Lesson: Team Work Quadrilateral Problems
Have students get out their notes on properties of quadrilaterals from the previous lesson.
Break students into teams of 4. Each student should pick a number 1-4 within that team. Pass out page 1 only of the Team Work handout. Have students start with number 8 (it’s the easiest). Give them 2 minutes to solve on their own with no talking. When time is up, have them compare answers with the other members of their teams. From there, randomly select a team. Then, randomly select a member of that team. That student must now stand and explain or demonstrate to the class their team’s solution. Pick another problem and repeat this routine.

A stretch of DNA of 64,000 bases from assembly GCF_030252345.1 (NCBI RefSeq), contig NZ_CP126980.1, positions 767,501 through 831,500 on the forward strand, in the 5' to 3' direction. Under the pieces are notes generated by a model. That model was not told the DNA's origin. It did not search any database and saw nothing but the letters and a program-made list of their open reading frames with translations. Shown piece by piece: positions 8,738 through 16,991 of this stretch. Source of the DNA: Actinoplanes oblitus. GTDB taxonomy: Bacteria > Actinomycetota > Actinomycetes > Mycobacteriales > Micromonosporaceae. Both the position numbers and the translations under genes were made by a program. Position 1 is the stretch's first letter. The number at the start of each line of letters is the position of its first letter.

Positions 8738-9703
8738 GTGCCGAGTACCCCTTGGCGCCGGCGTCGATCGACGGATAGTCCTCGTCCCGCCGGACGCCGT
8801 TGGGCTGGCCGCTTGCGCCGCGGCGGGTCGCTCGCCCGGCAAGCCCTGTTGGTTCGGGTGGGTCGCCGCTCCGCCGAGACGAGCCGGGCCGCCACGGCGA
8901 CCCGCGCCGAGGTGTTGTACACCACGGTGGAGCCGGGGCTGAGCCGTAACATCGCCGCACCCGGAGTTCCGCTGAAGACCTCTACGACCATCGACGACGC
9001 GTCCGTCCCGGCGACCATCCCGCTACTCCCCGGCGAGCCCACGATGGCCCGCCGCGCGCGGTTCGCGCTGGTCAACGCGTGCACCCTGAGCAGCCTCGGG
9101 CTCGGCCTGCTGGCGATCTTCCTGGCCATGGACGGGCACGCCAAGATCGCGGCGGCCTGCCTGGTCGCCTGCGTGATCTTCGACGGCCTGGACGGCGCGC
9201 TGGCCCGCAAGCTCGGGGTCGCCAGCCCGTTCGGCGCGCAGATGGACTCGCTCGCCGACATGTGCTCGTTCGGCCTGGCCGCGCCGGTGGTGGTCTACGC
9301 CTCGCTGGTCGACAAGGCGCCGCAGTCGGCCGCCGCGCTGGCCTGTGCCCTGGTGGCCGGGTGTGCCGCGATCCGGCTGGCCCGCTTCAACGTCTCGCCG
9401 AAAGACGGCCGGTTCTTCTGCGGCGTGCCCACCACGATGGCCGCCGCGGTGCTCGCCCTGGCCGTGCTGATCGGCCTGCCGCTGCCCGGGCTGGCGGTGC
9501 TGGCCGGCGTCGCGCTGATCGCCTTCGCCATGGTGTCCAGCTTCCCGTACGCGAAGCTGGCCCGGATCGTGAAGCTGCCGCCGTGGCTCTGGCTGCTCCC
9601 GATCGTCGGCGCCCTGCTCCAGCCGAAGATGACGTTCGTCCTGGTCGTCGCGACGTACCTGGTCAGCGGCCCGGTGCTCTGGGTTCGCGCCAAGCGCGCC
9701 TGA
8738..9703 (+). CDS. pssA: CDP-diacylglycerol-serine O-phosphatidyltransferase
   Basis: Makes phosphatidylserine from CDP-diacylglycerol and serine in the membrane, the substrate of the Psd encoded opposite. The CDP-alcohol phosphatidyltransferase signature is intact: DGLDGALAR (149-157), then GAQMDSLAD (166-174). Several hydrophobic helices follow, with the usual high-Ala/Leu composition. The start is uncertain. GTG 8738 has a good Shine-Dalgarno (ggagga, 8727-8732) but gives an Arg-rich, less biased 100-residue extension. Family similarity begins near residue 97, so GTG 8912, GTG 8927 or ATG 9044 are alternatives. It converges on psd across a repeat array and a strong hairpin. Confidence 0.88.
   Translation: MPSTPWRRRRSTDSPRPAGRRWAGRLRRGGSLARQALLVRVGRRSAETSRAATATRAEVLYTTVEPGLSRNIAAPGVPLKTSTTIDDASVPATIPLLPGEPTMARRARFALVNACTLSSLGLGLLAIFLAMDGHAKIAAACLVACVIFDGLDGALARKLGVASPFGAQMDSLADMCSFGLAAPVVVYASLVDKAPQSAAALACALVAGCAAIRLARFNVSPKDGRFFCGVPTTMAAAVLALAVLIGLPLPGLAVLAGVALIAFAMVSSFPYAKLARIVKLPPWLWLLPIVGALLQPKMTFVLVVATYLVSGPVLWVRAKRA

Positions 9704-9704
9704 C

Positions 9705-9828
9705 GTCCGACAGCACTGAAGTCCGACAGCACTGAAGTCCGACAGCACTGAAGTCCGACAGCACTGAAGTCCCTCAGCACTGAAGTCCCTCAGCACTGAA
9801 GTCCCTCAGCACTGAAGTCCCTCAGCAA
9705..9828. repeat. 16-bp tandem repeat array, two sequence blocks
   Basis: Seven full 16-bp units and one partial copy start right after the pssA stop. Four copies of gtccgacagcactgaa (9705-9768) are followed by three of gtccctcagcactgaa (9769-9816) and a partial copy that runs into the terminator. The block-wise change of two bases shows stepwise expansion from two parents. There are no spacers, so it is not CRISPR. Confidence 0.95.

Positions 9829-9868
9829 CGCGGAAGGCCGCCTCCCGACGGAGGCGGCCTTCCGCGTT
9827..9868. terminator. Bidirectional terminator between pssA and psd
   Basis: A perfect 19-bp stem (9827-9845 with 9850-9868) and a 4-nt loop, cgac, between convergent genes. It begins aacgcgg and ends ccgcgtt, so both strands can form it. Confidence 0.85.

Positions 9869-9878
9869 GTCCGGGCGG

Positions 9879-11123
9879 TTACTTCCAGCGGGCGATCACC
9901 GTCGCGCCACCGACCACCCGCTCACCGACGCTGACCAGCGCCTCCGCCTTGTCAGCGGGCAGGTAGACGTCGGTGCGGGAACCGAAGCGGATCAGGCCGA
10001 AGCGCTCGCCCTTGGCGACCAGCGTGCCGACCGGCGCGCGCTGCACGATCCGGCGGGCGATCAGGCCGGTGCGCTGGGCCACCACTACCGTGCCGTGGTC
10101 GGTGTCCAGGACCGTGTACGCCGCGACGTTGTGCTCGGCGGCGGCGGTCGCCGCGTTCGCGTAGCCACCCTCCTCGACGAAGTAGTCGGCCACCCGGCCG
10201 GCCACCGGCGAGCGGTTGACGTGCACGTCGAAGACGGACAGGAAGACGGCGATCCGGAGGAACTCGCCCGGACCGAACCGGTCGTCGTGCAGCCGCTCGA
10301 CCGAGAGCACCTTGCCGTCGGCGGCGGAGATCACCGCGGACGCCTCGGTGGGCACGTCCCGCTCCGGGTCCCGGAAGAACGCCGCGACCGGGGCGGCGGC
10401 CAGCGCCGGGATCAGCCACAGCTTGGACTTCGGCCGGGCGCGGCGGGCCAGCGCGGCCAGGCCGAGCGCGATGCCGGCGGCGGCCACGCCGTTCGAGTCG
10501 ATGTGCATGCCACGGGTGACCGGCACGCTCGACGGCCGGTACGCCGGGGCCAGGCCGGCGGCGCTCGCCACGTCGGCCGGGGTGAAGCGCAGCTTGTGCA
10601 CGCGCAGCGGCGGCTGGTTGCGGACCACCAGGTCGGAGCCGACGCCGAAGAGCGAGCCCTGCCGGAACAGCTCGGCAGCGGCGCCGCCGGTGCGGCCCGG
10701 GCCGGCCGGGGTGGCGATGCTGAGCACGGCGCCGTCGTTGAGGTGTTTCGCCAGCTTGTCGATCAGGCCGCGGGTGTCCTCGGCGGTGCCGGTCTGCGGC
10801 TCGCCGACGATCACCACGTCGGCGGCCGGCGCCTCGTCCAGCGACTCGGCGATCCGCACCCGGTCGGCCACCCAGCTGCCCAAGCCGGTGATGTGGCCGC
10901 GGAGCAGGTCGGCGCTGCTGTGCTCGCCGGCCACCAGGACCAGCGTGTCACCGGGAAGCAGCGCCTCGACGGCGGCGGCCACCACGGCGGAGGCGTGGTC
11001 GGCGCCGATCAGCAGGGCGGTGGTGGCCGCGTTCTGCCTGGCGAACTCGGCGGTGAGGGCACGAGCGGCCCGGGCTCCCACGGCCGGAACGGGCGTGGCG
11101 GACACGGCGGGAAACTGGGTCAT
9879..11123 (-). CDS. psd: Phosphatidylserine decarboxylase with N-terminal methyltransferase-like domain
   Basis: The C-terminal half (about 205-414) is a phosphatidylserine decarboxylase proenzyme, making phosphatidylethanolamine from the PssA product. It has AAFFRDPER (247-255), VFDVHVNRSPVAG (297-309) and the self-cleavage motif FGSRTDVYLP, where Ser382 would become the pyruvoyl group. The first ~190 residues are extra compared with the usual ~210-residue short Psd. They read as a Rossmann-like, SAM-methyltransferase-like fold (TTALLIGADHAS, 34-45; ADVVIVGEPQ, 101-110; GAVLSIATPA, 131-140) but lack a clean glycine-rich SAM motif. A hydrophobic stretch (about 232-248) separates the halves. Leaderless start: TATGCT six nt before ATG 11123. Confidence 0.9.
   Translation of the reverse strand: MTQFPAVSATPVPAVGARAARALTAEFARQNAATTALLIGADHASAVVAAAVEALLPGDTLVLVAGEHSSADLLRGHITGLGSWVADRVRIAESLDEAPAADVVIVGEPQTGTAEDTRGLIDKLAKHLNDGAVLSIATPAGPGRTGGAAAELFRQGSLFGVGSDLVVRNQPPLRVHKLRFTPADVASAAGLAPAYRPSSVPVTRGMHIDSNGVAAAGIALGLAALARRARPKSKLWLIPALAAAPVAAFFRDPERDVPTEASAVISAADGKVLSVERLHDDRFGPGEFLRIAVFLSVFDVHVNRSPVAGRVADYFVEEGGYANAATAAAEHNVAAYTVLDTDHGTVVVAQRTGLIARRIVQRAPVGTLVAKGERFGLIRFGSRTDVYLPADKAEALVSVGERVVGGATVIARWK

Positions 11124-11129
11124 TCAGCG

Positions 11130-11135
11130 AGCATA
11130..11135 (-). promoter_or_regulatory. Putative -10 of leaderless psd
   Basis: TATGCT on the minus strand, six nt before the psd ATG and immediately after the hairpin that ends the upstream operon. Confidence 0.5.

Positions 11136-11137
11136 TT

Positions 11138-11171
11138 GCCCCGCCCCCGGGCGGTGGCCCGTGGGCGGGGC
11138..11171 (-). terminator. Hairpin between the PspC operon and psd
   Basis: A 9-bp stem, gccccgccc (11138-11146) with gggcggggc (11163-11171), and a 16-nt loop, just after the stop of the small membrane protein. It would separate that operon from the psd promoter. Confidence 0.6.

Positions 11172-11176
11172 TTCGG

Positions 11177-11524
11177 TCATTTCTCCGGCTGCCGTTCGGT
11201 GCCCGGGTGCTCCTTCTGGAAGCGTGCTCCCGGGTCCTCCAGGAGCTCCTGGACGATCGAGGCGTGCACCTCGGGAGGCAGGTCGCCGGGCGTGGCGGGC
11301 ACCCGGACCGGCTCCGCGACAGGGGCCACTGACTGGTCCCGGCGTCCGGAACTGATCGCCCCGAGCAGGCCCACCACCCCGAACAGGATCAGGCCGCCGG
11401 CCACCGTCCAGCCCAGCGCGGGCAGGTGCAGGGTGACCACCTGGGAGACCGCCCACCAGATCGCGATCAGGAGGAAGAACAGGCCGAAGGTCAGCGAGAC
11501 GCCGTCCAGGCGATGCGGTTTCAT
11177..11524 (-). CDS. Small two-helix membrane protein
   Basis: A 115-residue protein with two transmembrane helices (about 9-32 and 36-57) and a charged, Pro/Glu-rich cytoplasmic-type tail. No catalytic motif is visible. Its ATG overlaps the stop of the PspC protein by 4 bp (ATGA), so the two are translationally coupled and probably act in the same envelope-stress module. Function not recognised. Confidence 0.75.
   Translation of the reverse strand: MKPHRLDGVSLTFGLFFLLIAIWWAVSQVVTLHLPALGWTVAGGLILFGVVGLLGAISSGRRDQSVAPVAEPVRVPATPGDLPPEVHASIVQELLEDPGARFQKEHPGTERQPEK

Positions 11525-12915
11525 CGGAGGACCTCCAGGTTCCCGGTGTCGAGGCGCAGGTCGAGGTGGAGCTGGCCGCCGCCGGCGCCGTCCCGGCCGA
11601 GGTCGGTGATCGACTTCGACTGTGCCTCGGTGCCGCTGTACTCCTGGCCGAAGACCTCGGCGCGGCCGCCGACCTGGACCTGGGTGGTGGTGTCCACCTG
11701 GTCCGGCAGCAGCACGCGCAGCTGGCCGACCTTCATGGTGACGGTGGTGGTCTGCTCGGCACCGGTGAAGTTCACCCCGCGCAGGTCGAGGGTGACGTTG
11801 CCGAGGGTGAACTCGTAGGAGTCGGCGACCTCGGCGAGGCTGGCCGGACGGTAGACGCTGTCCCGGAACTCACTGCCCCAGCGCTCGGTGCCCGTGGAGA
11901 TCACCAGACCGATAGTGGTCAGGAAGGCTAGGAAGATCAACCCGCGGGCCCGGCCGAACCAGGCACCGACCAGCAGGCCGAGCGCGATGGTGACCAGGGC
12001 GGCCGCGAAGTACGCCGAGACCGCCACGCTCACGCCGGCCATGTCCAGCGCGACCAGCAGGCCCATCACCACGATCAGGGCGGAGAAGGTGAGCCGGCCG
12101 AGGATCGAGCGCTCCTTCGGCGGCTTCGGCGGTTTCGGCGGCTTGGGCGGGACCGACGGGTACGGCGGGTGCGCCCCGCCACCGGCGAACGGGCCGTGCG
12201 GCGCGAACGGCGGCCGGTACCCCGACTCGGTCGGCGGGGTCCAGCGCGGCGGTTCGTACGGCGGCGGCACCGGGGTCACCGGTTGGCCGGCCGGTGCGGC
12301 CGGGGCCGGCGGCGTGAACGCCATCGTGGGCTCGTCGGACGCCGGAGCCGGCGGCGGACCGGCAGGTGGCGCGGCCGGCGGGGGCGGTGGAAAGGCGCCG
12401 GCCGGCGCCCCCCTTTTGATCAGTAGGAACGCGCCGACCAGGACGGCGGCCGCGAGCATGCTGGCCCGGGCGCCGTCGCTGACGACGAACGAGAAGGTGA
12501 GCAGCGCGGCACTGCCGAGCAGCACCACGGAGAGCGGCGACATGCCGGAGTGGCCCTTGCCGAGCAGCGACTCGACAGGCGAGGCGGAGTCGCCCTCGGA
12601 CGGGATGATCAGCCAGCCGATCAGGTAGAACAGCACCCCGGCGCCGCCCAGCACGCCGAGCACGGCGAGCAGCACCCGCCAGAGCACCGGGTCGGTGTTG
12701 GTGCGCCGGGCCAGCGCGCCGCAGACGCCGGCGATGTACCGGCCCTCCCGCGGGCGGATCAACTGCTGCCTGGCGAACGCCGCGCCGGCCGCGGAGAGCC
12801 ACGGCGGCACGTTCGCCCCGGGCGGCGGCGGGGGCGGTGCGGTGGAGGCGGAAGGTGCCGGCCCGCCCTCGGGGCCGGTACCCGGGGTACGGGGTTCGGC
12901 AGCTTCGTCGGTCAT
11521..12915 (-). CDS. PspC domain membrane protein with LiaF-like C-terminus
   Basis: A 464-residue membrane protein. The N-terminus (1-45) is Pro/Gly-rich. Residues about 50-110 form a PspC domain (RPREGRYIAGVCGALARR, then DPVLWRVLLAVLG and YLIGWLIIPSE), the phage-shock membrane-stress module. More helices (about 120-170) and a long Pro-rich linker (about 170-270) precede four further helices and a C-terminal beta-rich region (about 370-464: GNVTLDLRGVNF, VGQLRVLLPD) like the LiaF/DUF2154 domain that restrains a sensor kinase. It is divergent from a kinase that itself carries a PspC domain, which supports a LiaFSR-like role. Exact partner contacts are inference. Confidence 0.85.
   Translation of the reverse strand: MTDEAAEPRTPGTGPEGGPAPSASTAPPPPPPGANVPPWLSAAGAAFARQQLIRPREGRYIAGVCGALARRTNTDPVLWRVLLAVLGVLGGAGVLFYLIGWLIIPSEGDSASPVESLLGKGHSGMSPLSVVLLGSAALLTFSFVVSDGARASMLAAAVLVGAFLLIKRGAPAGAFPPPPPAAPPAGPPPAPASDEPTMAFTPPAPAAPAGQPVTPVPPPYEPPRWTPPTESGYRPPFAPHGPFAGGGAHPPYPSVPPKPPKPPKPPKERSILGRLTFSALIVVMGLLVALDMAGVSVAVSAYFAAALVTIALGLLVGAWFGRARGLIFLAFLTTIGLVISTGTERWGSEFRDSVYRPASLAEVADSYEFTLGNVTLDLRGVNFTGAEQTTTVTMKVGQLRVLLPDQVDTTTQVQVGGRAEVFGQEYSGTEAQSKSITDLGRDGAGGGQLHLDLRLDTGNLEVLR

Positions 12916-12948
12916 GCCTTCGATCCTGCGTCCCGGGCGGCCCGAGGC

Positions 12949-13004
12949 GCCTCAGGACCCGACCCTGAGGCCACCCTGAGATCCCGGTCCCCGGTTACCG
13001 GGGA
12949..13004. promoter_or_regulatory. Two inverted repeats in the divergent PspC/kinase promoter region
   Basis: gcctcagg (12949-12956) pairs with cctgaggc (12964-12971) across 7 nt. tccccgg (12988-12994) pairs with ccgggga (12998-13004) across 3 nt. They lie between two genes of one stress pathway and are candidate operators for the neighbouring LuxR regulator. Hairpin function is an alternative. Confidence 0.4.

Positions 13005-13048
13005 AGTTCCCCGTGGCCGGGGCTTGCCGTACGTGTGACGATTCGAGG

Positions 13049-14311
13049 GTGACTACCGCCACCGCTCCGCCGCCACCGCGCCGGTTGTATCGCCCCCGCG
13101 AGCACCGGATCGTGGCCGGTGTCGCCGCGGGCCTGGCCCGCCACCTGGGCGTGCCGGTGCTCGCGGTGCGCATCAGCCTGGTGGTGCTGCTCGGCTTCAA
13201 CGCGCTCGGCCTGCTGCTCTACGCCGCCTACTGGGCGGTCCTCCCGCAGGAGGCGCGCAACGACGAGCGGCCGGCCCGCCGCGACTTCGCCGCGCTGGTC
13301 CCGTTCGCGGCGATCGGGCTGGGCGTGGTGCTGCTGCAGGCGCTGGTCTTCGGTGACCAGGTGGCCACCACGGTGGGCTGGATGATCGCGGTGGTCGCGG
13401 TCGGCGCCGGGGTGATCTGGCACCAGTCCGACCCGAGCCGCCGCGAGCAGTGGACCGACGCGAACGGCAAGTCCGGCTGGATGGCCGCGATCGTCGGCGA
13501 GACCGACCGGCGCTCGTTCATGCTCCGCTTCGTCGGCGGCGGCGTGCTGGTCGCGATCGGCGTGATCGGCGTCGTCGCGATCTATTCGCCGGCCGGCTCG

Students should move back to their original seats. On the count of the 3, tell them to find one partner and ask one of the following questions: “Will you help me?” or “May I help you?”
This strategy works well because students are being held accountable and they are practicing explaining and teaching others which is the way that we learn best. It’s important to randomly select problems so that you’re faster students can’t work ahead. As students get more used to this method, give them a longer amount of time to complete more than just one problem, then stop the class and randomly select students to explain.
What Didn’t Work
This activity take times- it took my students two 45 minute periods to complete 16 problems. But there is no doubt in mind that these are much tougher problems than I would normally give and that they would be able to complete on their own.
|Team Work Key Activity||
|Team Work Activity||